# Chapter 6: Association between quantitative variables

STAT 1010 - Fall 2022

# Learning outcomes

By the end of this lesson you should:

• Perform a visual association test

• Know how to read a scatterplot to describe associations between quantitative variables

• Know how to quantify associations in quantitative variables

• Use a line to describe associations in linear relationships

• Understand spurious correlations and lurking variables

# Associations

• $\chi^2$ tests are used for associations in categorical data
• What is used to find associations in numeric data?

# Plots

• variable on the $y$ axis
• dependent
• response
• outcome
• variable on the $x$ axis
• independent
• explanatory
• predictor

## Visual association test

diamonds %>% # filtered data
slice_sample(n = nrow(.)) %>% # random sample rows
pull(carat) %>% # take out the variable carat
bind_cols(., diamonds$price) %>% # price in the same order and bound to carat in different order ggplot() + # into ggplot geom_point(aes(y = ...2, x = ...1)) + # using the new names labs(title = "Simulated association test", x = "Weight of diamond in carat", y = "Price of diamonds in US$")

## Describing a scatter plot

• Trend or direction
• positive
• negative
• Curvature
• linear
• nonlinear
• exponential
• Variation
• homoscedasticity (similar variance)
• heteroscedasticity (different variance)
• Outliers
• any weird points (explore these)
• Groupings

# Measuring association

## Covariance math

$cov(x, y) = \frac{(x_1 - \bar{x})(y_1 - \bar{y}) + (x_2 - \bar{x})(y_2 - \bar{y}) + \ldots + (x_n - \bar{x})(y_n - \bar{y})}{n-1}$

## Correlation math

$corr(x, y) = \frac{cov(x, y)}{s_x \cdot s_y}$

## Correlation characteristics

1. Referred to as $r$
2. Strength of linear association
3. $r$ is always between $-1$ and $+1$, $-1 \leq r \leq 1$.
4. $r$ does not have units

## Computing in R

# covariance of price and carat
cov(diamonds$price, diamonds$carat)
 1742.765
# correlation of price and carat
cor(diamonds$price, diamonds$carat)
 0.9215913
# coding for the pairs plots
# library(GGally)
# diamonds %>% # dataset
#  select_if(is.numeric) %>% # numeric variables
#  filter(y < 20, # y less than 20
#         z < 20, # z less than 20
#         table < 90) %>% # table less than 90
#  ggpairs(.) # make the plot

# Line of association

$y = mx + b$

• $m$ is gradient $b$ is the $y$ intercept

$m = \frac{r \cdot s_y}{s_x}$ $b = \bar{y} - m \bar{x}$

## Fitting by hand

• $r = 0.9215913$

• $s_{price} = 3989.44$

• $s_{carat} = 0.4740112$

• $m = \frac{r \cdot s_{price}}{s_{carat}}$

• \begin{aligned} m &= \frac{r \cdot s_{price}}{s_{carat}} \\ &= \frac{0.9215913 \cdot 3989.44}{0.4740112} \\ &= 7756.426 \end{aligned}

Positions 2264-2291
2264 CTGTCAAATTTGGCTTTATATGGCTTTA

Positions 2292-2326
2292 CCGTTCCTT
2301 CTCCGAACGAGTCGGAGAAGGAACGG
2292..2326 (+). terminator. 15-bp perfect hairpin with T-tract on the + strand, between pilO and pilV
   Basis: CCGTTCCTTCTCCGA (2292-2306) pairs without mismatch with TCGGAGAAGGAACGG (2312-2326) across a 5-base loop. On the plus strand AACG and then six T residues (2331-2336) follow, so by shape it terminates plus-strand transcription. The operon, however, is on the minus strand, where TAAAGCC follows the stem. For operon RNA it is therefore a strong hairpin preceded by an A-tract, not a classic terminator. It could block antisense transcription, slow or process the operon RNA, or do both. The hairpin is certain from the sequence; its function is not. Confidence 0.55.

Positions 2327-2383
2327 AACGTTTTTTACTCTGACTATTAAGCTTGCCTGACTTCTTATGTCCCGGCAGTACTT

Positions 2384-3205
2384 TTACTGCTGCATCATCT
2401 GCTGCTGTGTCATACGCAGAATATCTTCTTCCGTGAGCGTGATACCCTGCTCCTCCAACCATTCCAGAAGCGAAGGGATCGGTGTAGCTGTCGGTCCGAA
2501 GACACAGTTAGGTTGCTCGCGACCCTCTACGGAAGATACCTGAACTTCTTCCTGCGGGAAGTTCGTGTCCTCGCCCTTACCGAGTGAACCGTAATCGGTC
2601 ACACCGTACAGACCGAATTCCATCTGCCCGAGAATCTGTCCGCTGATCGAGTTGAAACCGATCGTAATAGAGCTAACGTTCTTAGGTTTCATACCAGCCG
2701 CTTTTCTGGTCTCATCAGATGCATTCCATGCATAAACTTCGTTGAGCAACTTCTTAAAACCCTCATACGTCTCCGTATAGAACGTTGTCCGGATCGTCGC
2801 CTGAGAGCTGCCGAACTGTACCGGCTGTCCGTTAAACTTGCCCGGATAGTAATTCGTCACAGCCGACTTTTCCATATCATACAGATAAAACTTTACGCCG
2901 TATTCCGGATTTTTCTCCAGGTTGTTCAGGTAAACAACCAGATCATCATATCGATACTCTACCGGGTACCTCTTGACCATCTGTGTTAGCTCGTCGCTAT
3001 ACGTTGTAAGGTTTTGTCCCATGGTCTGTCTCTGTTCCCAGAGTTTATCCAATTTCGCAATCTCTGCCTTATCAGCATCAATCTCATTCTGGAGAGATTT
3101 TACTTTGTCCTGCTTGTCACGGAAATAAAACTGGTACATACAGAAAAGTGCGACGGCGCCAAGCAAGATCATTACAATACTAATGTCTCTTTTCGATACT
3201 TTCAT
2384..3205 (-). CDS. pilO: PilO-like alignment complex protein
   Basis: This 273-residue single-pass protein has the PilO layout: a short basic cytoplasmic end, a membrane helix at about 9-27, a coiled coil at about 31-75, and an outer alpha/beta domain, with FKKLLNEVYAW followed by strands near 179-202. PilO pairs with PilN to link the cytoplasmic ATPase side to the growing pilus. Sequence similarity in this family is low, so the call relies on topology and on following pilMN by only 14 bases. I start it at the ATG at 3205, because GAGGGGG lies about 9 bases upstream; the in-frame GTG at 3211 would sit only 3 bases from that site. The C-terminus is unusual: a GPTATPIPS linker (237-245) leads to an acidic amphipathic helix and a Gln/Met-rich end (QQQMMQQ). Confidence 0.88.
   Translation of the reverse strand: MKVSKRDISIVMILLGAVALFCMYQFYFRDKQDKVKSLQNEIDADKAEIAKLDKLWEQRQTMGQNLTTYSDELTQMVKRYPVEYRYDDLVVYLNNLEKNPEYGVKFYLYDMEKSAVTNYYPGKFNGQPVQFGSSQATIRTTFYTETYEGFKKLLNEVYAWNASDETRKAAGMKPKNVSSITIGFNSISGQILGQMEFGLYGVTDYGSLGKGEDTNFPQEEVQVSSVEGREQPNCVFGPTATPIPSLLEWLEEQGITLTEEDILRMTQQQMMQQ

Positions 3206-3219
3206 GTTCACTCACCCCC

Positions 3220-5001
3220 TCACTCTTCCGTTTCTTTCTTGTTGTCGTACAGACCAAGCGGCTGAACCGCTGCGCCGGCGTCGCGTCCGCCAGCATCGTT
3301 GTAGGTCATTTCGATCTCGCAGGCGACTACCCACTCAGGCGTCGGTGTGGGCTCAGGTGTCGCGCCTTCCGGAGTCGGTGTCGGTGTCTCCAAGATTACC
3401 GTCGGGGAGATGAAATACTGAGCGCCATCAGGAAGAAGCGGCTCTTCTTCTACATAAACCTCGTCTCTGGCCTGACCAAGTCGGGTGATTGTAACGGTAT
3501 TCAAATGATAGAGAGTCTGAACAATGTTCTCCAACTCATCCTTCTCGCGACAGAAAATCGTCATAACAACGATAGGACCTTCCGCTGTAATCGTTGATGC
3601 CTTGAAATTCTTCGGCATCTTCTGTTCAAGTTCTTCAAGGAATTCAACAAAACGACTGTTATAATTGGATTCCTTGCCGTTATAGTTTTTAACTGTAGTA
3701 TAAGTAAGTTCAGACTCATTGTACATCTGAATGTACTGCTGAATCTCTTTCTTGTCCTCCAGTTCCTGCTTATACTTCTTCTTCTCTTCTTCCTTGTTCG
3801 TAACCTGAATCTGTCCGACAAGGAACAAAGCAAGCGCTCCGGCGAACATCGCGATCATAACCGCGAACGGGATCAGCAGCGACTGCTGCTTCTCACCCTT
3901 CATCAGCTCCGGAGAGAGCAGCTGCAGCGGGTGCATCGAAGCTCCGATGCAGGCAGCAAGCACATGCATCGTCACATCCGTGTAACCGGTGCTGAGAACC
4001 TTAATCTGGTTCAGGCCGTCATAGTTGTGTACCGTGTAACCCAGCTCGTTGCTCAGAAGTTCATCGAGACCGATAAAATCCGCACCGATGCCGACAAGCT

## Fitting by hand

• $b = \overline{price} - m \cdot \overline{carat}$

• $\overline{price} = 3932.8$

• $\overline{carat} = 0.7979397$

• $m = 7756.426$

• \begin{aligned} b &= \overline{price} - m \cdot \overline{carat} \\ &= 3932.8 - 7756.426 \cdot 0.7979397\\ &= -2256.36 \end{aligned}

• Our model is: $\widehat{\text{price}} = -2256.36 + 7756.426 \cdot \text{carat}$

## Prediction by hand

for carat values $2.5$

• $\widehat{\text{price}} = -2256.36 + 7756.426 \cdot \text{carat}$

• \begin{aligned} \widehat{\text{price}} &= -2256.36 + 7756.426 \cdot \text{carat} \\ &= -2256.36 + 7756.426 \cdot 2.5 \\ &= \17135 \end{aligned}

## Fit & predict in R

# library tidymodels
library(tidymodels)

## Assign the least
## squares line
least_squares_fit <-
linear_reg() %>%
set_engine("lm") %>%
fit(price ~ carat, data = diamonds)
## NOTE: outcome first, predictor second

## Find the prediction
predict(least_squares_fit, tibble(carat = c(1, 2, 2.5, 4)))
# A tibble: 4 × 1
.pred
<dbl>
1  5500.
2 13256.
3 17135.
4 28769.

## Warnings

• ALWAYS draw plots first
• numeric variables
• Linear relationship
• Check for outliers
• Lurking variables

# Spurious correlations

• 100% of people who eat ketchup die
• amount of sunscreen used and probability of getting skin cancer
• birth order and probability of down syndrome
• countries with more smokers also have higher life expectancy
• More shark attacks are associated with higher levels of ice cream sales.
• The more volunteers at a natural disaster, the more destruction

## More spurious correlations

• These variables are called lurking variables or confounders.

• Lurking variables are not considered in the statistical analysis

• Confounders are considered

• There are both known and unknown confounders, uknown confounders are lurking variables.